By Liz Greene
It’s one of the few things that makes me feel like a bad feminist — I am a terrible abuser of the expression, “you guys.” “Dude”, “man”, and “brah” also come out of my mouth way more than I’d like to admit. I’ve been trying to erase these phrases from my vocabulary for a while, but I can tell you in all honesty, it’s no easy feat. However, the soft sexism implicit in these expressions is what motivates me to keep trying.
As difficult as it may be to change our language, it’s something we should all be focused on. What may surprise you is that masculine generics actually play a part in some of the most heinous forms of sexism women face. This includes (but is obviously not limited to) the fact that:
- Women run only 30 percent of the world’s businesses, and only 5 percent of the largest ones.
- On average, women are paid approximately 72 percent of the salary men receive for identical or similar jobs. For women of color, the wage gap is much wider.
- 65 percent of all women had experienced street harassment.
- Women are far more likely than men to be victims of sexual assault and rape. 82 percent of all juvenile victims are female. 90 percent of adult victims are female.
- 1 in 3 women have been victims of physical violence by an intimate partner within their lifetime.
- 72 percent of all murder-suicides involve an intimate partner; 94 percent of the victims of these murder suicides are female.
You’re no doubt asking how these seemingly innocuous expressions could have anything to do with the pressing issues mentioned above, especially when it’s evident that this kind of language is meant to be conversational and good-natured. Well, it all hinges on the English language being built on implicit “maleness” — and how very few people ever question it.
Let’s start with a few examples. There are occupations (congressman, mailman, policeman), verbs (to man something), nouns (manpower, man hours), adjectives (man-made) — hell, even the human race is regularly referred to as mankind. Many of us live in a country where children are taught that “all men are created equal.” Though it seems harmless, this male-centric language effectively make women invisible. Male-based generics both indicate and reinforce the system in which men are the “default” version of humanity and women are simply a subcategory. It reveals the inequality inherent in our society and continually reminds half of humanity that they are seen as inferior.
A recent study out of the School of Psychological Sciences at Tel Aviv University found that when men and women were asked to complete an assessment of self-efficacy (a person’s belief in their ability to succeed in specific situations or accomplish a task), the women reported lower self-efficacy than men when filling out the masculine-generic form of the questionnaire than when they filled out the gender-neutral form of the same questionnaire.
The women also reported higher intrinsic goal orientation and higher task value when answering questionnaires written in gender-neutral form. The research demonstrated that women can more readily identify with statements that refer to both genders, as they are better able to envision themselves in said situations. The men, however, scored about the same on either form — which is no real surprise.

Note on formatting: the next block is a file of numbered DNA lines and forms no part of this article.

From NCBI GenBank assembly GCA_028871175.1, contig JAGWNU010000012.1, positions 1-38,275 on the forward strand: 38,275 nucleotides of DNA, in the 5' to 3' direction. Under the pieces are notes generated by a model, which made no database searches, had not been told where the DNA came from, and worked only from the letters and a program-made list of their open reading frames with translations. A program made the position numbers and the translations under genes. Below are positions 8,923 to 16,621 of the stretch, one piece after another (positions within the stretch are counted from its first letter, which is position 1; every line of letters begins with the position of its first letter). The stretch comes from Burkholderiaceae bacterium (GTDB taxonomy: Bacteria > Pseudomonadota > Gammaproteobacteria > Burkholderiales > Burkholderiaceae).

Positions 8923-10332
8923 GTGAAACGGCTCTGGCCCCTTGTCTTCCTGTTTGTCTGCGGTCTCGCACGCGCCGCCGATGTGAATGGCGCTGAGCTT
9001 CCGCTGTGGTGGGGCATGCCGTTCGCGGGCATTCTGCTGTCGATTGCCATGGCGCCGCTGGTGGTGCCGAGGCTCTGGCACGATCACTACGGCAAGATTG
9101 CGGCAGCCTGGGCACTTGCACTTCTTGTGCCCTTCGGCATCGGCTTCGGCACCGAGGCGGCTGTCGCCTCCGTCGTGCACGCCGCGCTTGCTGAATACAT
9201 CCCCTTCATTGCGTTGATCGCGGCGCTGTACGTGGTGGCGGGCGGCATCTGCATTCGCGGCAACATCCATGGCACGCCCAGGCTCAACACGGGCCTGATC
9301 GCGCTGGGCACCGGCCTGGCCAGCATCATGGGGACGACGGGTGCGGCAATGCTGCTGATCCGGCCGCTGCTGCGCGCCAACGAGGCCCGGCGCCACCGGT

All those masculine generics — which continue to be said multiple times daily by billions of people — only serve to erase women from the human narrative. If history has taught us anything, it’s that making a group invisible makes it easier for those in positions of power to trample on their rights. And, as any woman can tell you, far too many men are doing just that — if not outright assaulting women.
If you can recognize the link between calling women “sluts” and “whores” and men’s sexual violence toward women, then you should be able to see that by using language to make women a “subgroup” of men, it turns them into objects. And when women are reduced to objects, they can be ignored, condescended to, beaten, raped, and murdered with nary a consequence.
Still not convinced? Before you dismiss this whole thing as being politically correct nonsense, consider philosopher Douglas Hofstadter’s 1985 article, “A Person Paper on Purity in Language.” His parody drew an analogy between racist and sexist language by creating an imaginary world where lingual generics were based on race rather than gender.
In Hofstadter’s world, people used words such as “chairwhite”, “spokeswhite”, and “policewhites.” They greeted each other as a “you whiteys,” and talked of the achievements of “whitekind”. Of course, in this world, people of color were linguistically erased — just as women are when masculine generics benefit from continued usage. By substituting “white” for “man” Hofstadter made it easy to see why using “man” for all human beings is wrong, and underscored how ludicrous it is to expect all genders to feel included by specifically masculine generics.
Language is far more powerful than most people realize. When the words we use are sexist, racist, ableist, homophobic, transphobic, or xenophobic, they reinforce the idea that it’s completely acceptable to act on them. We can use words as a tool to either maintain the status quo, or to move forward as a society and create a new reality. It’s time to drop masculine generics and start being more inclusive in our language. Only then can we truly begin dismantling sexism.
Liz Greene is a makeup enthusiast, rabid feminist, and an anxiety-ridden realist from the beautiful city of trees, Boise, Idaho. You can follow her latest misadventures on her blog, Instant Lo.